Here’s a photo from 2004, of a building which was at that time part of Borders bookshop and is now Banyan, a bar and restaurant. Before that it housed a printing company. Before all that it was a chapel, the Ebenezer Chapel, built in 1851. The architect was J P Pritchett, who was also the architect of the handsome chapel at York Cemetery.
There are of course former chapels all over York. When I started my ‘York Walks’ in 2004 these former ‘Nonconformist’ chapels (usually Methodist) were one of my first areas of interest. I looked for the remaining examples in the city centre and surrounding suburbs, and put online some of my photos, which in retrospect look hopelessly wonky and also rather small.
As Groves Chapel is in the news, it seems a good time to revisit the subject, and include larger versions of some of those images (straightened a bit where possible).
Not far away from the old Ebenezer Chapel, on nearby Swinegate, is another Nonconformist building, dating from the early 20th century. It survived as a place of worship until about a decade ago. In July 2004 this planning notice went up in one of its windows. (In 2004, these were yellow, and were everywhere. In 2014, they’re white, and are everywhere.)
The building had been used by the Elim Pentecostal Church for decades (since the mid-1930s, my research suggests). But it was built, as its front still proudly states, as the YORK CENTRAL MISSION HALL.
Now it’s a bar and restaurant called Biltmore.
A couple more photos of its exterior in 2004. A handsome, faded, painted sign:
And a sign in one of its windows, with a window frame apparently unpainted for decades. Illustrating the fact that these large old buildings can be difficult and costly to maintain. Too much expense perhaps for any church in the 21st century.
I remember walking by one morning in the intervening years when it was being turned into its new ‘A3 (food and drink)’ class of use. Against the morning light shining through a window, through the open door I caught a glimpse of a gallery and some wooden seating, through the dust. It seemed quite sad really. But inevitable.
Again, the reminders of those who built up their place of worship and education, brick by brick, still to be seen outside.
Perhaps the most surprising example of how much a change of use can turn away from the original purpose of a chapel building, in this rather wonky picture again from early 2004:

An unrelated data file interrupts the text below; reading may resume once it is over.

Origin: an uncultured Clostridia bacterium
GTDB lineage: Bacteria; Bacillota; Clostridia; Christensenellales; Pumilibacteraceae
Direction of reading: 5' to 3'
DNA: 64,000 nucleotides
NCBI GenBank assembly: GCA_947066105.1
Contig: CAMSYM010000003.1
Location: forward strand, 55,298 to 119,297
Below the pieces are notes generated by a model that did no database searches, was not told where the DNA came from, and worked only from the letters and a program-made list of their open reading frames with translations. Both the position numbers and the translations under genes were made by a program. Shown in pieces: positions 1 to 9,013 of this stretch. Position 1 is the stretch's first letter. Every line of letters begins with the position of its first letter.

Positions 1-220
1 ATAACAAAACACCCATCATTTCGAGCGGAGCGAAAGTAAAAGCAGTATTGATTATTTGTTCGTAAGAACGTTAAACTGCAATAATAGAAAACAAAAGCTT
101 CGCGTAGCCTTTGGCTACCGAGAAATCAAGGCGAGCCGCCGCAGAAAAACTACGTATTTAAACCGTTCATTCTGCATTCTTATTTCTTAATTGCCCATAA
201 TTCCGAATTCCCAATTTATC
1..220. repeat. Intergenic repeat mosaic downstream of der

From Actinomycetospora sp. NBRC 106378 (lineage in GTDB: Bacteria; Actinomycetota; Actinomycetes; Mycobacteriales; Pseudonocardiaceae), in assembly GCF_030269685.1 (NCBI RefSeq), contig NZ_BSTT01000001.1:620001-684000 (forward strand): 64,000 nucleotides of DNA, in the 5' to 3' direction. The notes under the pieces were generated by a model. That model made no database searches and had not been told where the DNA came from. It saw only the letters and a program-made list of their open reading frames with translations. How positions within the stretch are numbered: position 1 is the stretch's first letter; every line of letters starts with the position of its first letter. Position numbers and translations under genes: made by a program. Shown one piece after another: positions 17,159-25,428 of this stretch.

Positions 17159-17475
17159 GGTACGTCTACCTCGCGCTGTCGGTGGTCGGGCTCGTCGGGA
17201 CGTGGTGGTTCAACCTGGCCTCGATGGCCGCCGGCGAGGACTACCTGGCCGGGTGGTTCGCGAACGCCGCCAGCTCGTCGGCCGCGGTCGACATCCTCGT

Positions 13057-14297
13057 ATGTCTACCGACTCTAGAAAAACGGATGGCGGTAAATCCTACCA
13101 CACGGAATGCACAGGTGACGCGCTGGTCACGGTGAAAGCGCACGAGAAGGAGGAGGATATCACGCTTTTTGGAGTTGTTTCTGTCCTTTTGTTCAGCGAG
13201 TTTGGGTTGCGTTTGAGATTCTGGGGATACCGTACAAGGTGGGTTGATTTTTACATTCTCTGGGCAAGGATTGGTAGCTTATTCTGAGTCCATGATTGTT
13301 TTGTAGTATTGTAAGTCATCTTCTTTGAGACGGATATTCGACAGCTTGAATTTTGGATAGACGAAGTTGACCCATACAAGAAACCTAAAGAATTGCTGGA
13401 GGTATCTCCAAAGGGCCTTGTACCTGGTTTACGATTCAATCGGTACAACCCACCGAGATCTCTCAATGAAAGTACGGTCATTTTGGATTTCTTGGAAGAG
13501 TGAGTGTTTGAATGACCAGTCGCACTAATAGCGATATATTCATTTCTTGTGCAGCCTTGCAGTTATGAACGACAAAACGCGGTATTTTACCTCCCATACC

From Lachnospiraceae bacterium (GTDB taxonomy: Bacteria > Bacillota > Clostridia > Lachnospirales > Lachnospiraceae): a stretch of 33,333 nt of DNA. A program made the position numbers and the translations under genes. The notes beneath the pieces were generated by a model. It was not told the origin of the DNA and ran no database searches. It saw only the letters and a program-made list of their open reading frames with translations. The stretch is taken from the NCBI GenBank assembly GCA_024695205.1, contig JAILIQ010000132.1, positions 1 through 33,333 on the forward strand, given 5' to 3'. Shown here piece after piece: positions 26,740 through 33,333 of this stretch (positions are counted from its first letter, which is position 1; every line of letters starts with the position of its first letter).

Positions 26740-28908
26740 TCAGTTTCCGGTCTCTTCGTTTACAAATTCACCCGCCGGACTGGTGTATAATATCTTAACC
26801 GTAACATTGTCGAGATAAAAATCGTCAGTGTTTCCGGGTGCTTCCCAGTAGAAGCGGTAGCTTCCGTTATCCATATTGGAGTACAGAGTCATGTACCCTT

The former Monk Bar Chapel, on Goodramgate, recognisable from its elegant windows at first floor level, but with modern shop units driven through below. And in them, an illustration of our world in 2004: a tanning studio, a betting shop, and Blue Moon Trading, selling guns and military-related memorabilia. What would those Methodists have thought, I wonder.
Once these old chapels fell out of use, we either demolished them, as with Salem Chapel at the end of St Saviourgate, or reused them to serve us still in an ever-changing world. As printers’ workshops, carpet warehouses, storage space, or a fire station, or shops. In recent years, bars and restaurants. I wonder what those who used them for their original purpose would think, if they could see the various ways we’ve remodeled their buildings.
A reminder of how important these buildings were to the people who raised them up comes from this old photograph in the city archives.
The accompanying information tells us that the photo shows the bricklaying ceremony in 1910 for the York Central Mission in Swinegate – now the Biltmore. These people are laying the bricks pictured above. ‘400 bricks were bought and people paid 7s to lay a brick in the wall facing Little Swinegate.’
So perhaps spare a thought for their hard work and their financial contributions, driven by their belief and their faith, while you’re in the Biltmore enjoying a meal or a drink. (It seems that you do so with the blessing of the building’s more recent occupants, the Elim church, according to this Press story from 2005.)
Many people objecting to the proposals for the reuse of Groves Chapel feel understandably upset at the thought that a former place of worship might have a shop on its ground floor. Most of us have never seen inside the Groves Chapel to know what remains of its original interior and how much might be destroyed by this proposed redevelopment of the building. But there’s clearly a long tradition of reusing these old chapels in various ways. At least Groves Chapel has the protection of being a listed building, so won’t be demolished, as several other chapels were.
To finish the page I’d like to mention a handsome survivor. A beautiful example of one of these old chapels, still with its handsome gallery, its warm brown worn wooden pews, it’s right under our noses in the city centre, looking out in knowledge of its superior handsomeness over the concrete of Stonebow House.
The Central Methodist church is often open for Heritage Open Days and the Residents First weekends for those of us who don’t want to attend a service but would like to see the building. If you get a chance, pay a visit, and if you’re lucky you’ll also experience the sound of organ music filling this fine old place, as I did.
Unlike the Groves Chapel, closed for decades, this place remains in use, and good work goes on in the rooms behind it, at Carecent.
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